Resolution 3167 notes, in part, that "the corporation has traditionally
 adopted" the basic Federal compensation schedule for Civil Service
 employees throughout the Metropolitan Washington, D.C. area, and that
 "it is believed to be appropriate to continue this practice." Resolution
 3166 contains similar provisions applicable to FDIC's lithographic and
 printing positions other than those involved in wage board work.
 
    The fact is, the language "deemed desirable," "traditional," and
 "believed to be appropriate" contained in the Board's Resolutions and
 relied upon by FDIC belies essentiality.  Finding that such resolutions
 are essential despite such language is speculative.  By the language of
 FLRA Regulation 2424.11(a) this does not establish compelling need.
 
    Furthermore, while the resolutions set forth a uniform policy, they
 do not express and therefore do not support a need for uniformity.  In
 any event, the Agency has not supported a finding that uniformity of pay
 scale is essential, as found by my colleagues.  The Agency contentions
 merely indicate that it does not wish to change the pay policy that it
 has adopted for all employees because it does not want to have to
 administer different pay schedules for bargaining unit employees and
 nonbargaining unit employees.  These contentions relate to the
 helpfulness or desirability of the Agency's resolutions but do not
 demonstrate that they are essential as specified by section 2424.11(a)
 of the Authority's rules.  Thus, the Agency has not demonstrated that
 its resolutions are a bar to negotiations on the Union's proposal.
 
    The foregoing goes to the legal basis of why I believe that Proposal
 5 is negotiable.  My dissent also has roots in my basic commitment to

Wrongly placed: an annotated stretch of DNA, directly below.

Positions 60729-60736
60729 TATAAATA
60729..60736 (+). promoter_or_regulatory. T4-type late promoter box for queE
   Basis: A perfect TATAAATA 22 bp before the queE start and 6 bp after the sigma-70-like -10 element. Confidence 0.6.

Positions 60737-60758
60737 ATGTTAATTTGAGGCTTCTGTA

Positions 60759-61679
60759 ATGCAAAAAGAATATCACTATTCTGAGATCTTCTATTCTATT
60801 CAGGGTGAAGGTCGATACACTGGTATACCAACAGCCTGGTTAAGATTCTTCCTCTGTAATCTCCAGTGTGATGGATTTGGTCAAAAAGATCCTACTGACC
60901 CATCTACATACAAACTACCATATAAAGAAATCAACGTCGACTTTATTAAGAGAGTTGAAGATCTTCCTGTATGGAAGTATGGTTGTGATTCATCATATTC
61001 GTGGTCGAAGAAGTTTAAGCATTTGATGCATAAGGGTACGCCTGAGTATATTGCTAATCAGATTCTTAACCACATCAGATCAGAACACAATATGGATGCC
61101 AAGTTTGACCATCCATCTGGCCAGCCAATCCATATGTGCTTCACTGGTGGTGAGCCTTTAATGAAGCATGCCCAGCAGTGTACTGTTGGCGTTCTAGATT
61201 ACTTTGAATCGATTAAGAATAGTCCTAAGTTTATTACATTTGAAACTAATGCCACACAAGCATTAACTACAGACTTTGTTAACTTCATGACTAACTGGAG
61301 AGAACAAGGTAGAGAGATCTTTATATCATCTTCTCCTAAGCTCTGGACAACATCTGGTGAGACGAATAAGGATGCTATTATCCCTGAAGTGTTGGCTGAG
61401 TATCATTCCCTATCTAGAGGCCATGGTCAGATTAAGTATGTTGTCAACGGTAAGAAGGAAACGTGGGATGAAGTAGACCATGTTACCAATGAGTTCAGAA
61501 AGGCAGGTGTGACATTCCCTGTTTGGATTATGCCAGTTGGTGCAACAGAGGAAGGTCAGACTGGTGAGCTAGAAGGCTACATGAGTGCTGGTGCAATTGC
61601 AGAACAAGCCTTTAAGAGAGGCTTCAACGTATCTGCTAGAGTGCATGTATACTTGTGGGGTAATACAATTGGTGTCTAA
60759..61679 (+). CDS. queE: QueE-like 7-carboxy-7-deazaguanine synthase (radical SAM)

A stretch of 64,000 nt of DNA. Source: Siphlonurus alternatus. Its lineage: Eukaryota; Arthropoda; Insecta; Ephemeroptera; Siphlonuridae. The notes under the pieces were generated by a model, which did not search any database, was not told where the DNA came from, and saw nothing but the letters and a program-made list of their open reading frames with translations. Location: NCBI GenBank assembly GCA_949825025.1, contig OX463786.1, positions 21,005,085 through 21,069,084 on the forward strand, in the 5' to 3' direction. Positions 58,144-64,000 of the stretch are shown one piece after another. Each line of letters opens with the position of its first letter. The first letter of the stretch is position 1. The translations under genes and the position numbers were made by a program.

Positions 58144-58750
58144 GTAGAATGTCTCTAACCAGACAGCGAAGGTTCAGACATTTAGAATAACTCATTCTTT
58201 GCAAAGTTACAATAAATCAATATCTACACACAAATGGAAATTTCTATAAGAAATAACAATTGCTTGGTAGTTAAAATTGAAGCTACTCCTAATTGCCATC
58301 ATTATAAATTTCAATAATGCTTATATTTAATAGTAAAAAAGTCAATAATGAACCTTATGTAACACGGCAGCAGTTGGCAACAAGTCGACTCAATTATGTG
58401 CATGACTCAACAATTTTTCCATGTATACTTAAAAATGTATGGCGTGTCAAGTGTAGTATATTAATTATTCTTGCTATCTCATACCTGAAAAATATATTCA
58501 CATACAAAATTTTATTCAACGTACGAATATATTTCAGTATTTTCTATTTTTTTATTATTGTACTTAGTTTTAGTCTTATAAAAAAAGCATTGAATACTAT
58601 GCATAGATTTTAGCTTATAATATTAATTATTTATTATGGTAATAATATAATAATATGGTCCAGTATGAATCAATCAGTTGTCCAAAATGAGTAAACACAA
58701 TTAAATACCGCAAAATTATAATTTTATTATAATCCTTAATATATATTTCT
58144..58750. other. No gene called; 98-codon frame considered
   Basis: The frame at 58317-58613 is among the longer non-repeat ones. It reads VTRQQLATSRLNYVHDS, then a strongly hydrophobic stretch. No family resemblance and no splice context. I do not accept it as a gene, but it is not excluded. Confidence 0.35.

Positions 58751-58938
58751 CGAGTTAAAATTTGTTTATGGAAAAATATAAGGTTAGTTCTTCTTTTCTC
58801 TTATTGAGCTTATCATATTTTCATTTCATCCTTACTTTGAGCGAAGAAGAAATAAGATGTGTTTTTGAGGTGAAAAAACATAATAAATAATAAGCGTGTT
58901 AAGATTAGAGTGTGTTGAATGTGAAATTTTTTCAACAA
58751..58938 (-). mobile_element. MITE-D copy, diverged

the institution of free collective bargaining.
 
    Because the FDIC is a Government corporation that is not subject to
 the pay and allowance provisions of Chapter 51 of title 5 of the United
 States Code, and because the compensation paid to its employees is not
 limited by the restrictions applicable to the "General Schedule," we are
 now presented with a rare opportunity in an area of the Federal sector
 for real collective bargaining on a gut issue.
 
    The decision of the majority would stop this process by finding a
 compelling need which has the effect of supporting the Agency's position
 on the merits of an issue with respect to which no law or
 government-wide regulation restricts collective bargaining.  My position
 is that, absent specific statutory proscriptions, the parties should
 take their lumps and bargain on the merits of the issue.  /29/ The
 Agency's argument that there is a compelling need is really no more than
 what it no doubt believes is its strongest position on the merits.  If
 during the collective bargaining process the parties arrive at an
 impasse, the Federal Service Impasses Panel is available to decide the
 issue in a fair and equitable manner.
 
    The possibility of a disruption of an established tandem wage
 relationship surfaces in collective bargaining in both the private and
 public sectors.  The arguments over "wage parity" between police and
 fire bargaining units are well known.  It has been an issue in the
 automobile industry, which I know so well.  The General Motors
 Corporation's bargaining relationships with the United Auto Workers
 Union and with the smaller International Union of Electrical Workers
 come to mind.  In those situations it has been up to General Motors to
 make every effort to ensure that the tail does not wag the dog.  I
 cannot believe that the FDIC would be any less competent in this
 delicate area of collective bargaining.  The simple assertion of
 compelling need should not serve to block the normal collective
 bargaining process.  Issued, Washington, D.C., May 11, 1984
                                       Ronald W. Haughton, Member
                                       FEDERAL LABOR RELATIONS AUTHORITY
 
 
 
 
 
 
 --------------- FOOTNOTES$ ---------------
 
 
    /1/ Section 7117(a)(2) provides:
 
          Sec. 7117.  Duty to bargain in good faith;  compelling need;
       duty to consult
 
                                .  .  .  .
 
          (a)(2) The duty to bargain in good faith shall, to the extent
       not inconsistent with Federal law or any Government-wide rule or
       regulation, extend to matters which are the subject of any agency
       rule or regulation referred to in paragraph (3) of this subsection
       only if the Authority has determined under subsection (b) of this
       section that no compelling need (as determined under regulations
       prescribed by the Authority) exists for the rule or regulation.
 
 
    /2/ American Federation of Government Employees, AFL-CIO, Local 1928